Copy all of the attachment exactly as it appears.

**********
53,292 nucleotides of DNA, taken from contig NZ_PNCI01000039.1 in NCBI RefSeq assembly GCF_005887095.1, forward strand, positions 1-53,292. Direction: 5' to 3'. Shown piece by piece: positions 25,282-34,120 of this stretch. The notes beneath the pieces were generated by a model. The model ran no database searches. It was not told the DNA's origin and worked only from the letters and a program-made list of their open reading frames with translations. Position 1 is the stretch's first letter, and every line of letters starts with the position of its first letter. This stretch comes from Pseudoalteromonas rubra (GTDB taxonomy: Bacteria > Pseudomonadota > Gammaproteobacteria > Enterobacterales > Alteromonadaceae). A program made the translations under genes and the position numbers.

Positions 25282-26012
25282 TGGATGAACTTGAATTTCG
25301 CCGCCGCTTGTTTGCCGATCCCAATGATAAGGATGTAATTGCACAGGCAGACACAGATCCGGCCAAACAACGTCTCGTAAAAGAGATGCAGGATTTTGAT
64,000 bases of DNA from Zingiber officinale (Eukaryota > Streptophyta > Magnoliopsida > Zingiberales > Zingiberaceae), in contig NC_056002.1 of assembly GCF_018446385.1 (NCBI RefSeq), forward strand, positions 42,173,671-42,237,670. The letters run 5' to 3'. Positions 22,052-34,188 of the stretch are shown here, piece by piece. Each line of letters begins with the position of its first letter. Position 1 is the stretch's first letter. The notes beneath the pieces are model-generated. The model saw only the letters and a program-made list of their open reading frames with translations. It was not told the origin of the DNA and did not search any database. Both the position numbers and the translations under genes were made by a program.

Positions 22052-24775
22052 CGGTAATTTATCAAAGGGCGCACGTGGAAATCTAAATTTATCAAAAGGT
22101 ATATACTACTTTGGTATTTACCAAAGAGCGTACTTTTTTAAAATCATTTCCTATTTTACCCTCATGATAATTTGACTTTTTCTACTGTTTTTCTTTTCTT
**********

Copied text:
53,292 nucleotides of DNA, taken from contig NZ_PNCI01000039.1 in NCBI RefSeq assembly GCF_005887095.1, forward strand, positions 1-53,292. Direction: 5' to 3'. Shown piece by piece: positions 25,282-34,120 of this stretch. The notes beneath the pieces were generated by a model. The model ran no database searches. It was not told the DNA's origin and worked only from the letters and a program-made list of their open reading frames with translations. Position 1 is the stretch's first letter, and every line of letters starts with the position of its first letter. This stretch comes from Pseudoalteromonas rubra (GTDB taxonomy: Bacteria > Pseudomonadota > Gammaproteobacteria > Enterobacterales > Alteromonadaceae). A program made the translations under genes and the position numbers.

Positions 25282-26012
25282 TGGATGAACTTGAATTTCG
25301 CCGCCGCTTGTTTGCCGATCCCAATGATAAGGATGTAATTGCACAGGCAGACACAGATCCGGCCAAACAACGTCTCGTAAAAGAGATGCAGGATTTTGAT
64,000 bases of DNA from Zingiber officinale (Eukaryota > Streptophyta > Magnoliopsida > Zingiberales > Zingiberaceae), in contig NC_056002.1 of assembly GCF_018446385.1 (NCBI RefSeq), forward strand, positions 42,173,671-42,237,670. The letters run 5' to 3'. Positions 22,052-34,188 of the stretch are shown here, piece by piece. Each line of letters begins with the position of its first letter. Position 1 is the stretch's first letter. The notes beneath the pieces are model-generated. The model saw only the letters and a program-made list of their open reading frames with translations. It was not told the origin of the DNA and did not search any database. Both the position numbers and the translations under genes were made by a program.

Positions 22052-24775
22052 CGGTAATTTATCAAAGGGCGCACGTGGAAATCTAAATTTATCAAAAGGT
22101 ATATACTACTTTGGTATTTACCAAAGAGCGTACTTTTTTAAAATCATTTCCTATTTTACCCTCATGATAATTTGACTTTTTCTACTGTTTTTCTTTTCTT